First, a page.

--- title: The Metric Red Herring --- This began as a companion to my post about [improving our units](../../blog/2020-05-22-improving_our_units.html), which discusses some problems with the metric system, SI and related ideas. This post was a stand-alone argument that advocates of metric are often doing it for the wrong reasons. Both are now part of a larger [collection of suggestions to improve and simplify measurement, notation, numeracy, etc.](./index.html) ## The Powers-of-Ten Red-Herring ## Most discussions about metric versus imperial units seem to dwell on one specific aspect of metric: that units are related by powers of 10. For example: - 100cm = 1m - 10mm = 1cm - 1kN = 1000N However, this is a red herring! The qualifiers "centi", "kilo", "milli", etc. are not unique to metric. If we wanted to, we could use them with imperial units too. For example it's perfectly correct (if a little unorthodox) to say that there are 100 centifeet in 1 foot and 1000 pounds in 1 kilopound. A listener might find it strange, but they could figure out what you meant. The "powers of 10" in metric come solely from the common usage of these prefices. There are equivalent [prefices for powers of 2](https://en.wikipedia.org/wiki/Binary_prefix), where "kibi" is 2^10^ (symbol "Ki"; roughly a thousand), "mibi" is 2^20^ (symbol "Mi"; roughly a million), etc. These are used almost exclusively for data sizes and rates, like an SSD with a 1TiB capacity (one tibibyte, or 2^40^ bytes). Yet it's perfectly correct (if a little unorthodox) to say that 1Mim = 1,048,576m or that there are one thousand and twenty four gallons in one kibigallon. ## Multiples Aren't Units ## Focusing on "conversions" like 1km = 1000m obscures a much more important feature of metric: there is only *one* unit of distance. Likewise there is only *one* unit of force, *one* unit of pressure, and so on for each distinct [dimension](https://en.wikipedia.org/wiki/Dimensional_analysis). Quantities 'expressed in kilometres' are still expressed in metres, since kilometres are just multiples of metres. A distance like "5m" is expressed in metres (five of them, since there's a "5" which means five). A distance like "7km" is *also* expressed in metres (seven thousand of them, since there's a "7" which means seven and a "k" which means thousand). "centi", "milli", "femto", "kilo", "giga", etc. are just generic ways to abbreviate large and small numbers. If we use a multiple which isn't base 10, like "two dozen metres", that's still a metric distance; we haven't invented a new system of units with base 12; "dozen" is just a generic linguistic device meaning "twelves". Compare this to a foot containing a dozen inches: if we ask a baker for a dozen buns we'll get 12 buns; if we ask for a foot of buns we'll a line of buns about a third of a metre long. This is because "foot" is *not* a generic multiplier: it is specific to distance, and it is independent of other distance units (e.g. we don't need to say "a foot of inches"). The same applies to "inch", "mile", etc. hence they are all separate units, not just multipliers. In contrast, "metres" and "dozen metres" are not separate units, and neither are "metres" and "centimetres". (Note that there is a slight wrinkle here, since "kilo" on its own is taken to mean "kilograms"; this is not too important for this claim, but I explain why the kilogram is problematic in the "Problems with SI" section of [the companion post](improving_our_units.html)!) I think this is such a profound advantage that many (most?) people, even those born and raised with metric, never grasp it explicitly. After all, why argue that "power-of-ten conversions are easier" when we could go further and say "there's nothing to convert between"; it can't get any easier than that! ## Metric Conversions Multiply By One ## Metric only has one unit for each dimension, but some combinations of dimension are equivalent to others. The most obvious example is speed, which is the same as a distance divided by a time. There are imperial units of speed like the knot, but it's more common to use the "distance over time" form like "miles per hour", or "metres per second" in metric. Similarly for pressure, which is often measured in "pounds per square inch" or "Newtons per square metre". We can do the same thing with any dimensions we like. For example, applying a force (e.g. Newtons or pounds) over a distance (metres or feet) takes a certain amount of energy (Joules or calories); hence we can express distances in units of "energy over force". We can think of this as how far we could push with a unit of force, before we use up the given energy. These 'derived units' will be some multiple of the 'normal' units for that dimension, requiring a conversion factor if we want to convert a number between the two forms. Here are some conversion factors for common imperial units:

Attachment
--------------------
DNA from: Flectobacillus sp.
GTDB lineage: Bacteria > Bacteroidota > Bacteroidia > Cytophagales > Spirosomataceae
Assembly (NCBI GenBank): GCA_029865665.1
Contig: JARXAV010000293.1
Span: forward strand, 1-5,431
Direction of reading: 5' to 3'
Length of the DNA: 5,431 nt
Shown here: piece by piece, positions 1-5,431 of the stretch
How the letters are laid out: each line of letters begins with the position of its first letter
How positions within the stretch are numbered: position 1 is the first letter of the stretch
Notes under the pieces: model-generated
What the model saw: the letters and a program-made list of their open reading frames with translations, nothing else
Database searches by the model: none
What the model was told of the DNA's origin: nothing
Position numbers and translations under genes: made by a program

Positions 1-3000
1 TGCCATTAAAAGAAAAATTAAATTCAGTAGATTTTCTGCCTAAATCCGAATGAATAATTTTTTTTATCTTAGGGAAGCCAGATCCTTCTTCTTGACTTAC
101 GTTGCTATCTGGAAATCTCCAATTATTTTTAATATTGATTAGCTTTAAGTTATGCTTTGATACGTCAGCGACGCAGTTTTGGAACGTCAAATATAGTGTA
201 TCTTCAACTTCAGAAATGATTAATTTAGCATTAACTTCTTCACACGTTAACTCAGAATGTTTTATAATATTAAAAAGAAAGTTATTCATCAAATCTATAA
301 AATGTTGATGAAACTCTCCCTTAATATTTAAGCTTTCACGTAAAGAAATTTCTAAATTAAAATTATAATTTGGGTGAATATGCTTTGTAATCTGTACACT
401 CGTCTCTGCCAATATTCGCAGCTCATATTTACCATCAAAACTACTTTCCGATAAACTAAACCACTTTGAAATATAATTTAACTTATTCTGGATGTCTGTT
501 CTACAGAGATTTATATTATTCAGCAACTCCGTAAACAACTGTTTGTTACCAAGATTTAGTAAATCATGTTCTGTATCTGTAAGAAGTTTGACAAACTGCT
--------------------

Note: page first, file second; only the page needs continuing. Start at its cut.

Conversion factors between various imperial distance units. Quantity Inches Feet Miles Calories per pound Calories per ounce ------------------- ------ ------- ------- ------------------ ------------------ 1 inch 1 0.083 2x10^-5^ 0.03 0.43 1 foot 12 1 2x10^-4^ 0.32 5.18 1 mile 6x10^4^ 5280 1 1711 3x10^4^ 1 calorie per pound 37.03 3.09 6x10^-4^ 1 16 1 calorie per ounce 2.31 0.19 4x10^-5^ 0.06 1
There are conversion tables like this for many other combinations of units, e.g. to find how many slug feet per square hour are in a stone. If the order of the units is the same in the rows and columns then the main diagonal will always be 1. For the remaining numbers, we only need to remember one of the 'triangles' (upper-right or lower-left), since we can get the other by 'reflecting' the positions across the diagonal and taking the reciprocal of the numbers. (Or you can [look them up](https://lmgtfy.com/?q=+1+calorie+per+pound+in+miles+!g&s=d) like I did, rather than cluttering your brain with obsolete junk!) The metric equivalent doesn't have the inch/foot/mile or ounce/pound redundancies, so the table is much smaller, and hence easier to memorise:
Conversion factors between metric distance units. Quantity Metres Joules per Newton ------------------ ------ ----------------- 1 metre 1 1 1 joule per newton 1 1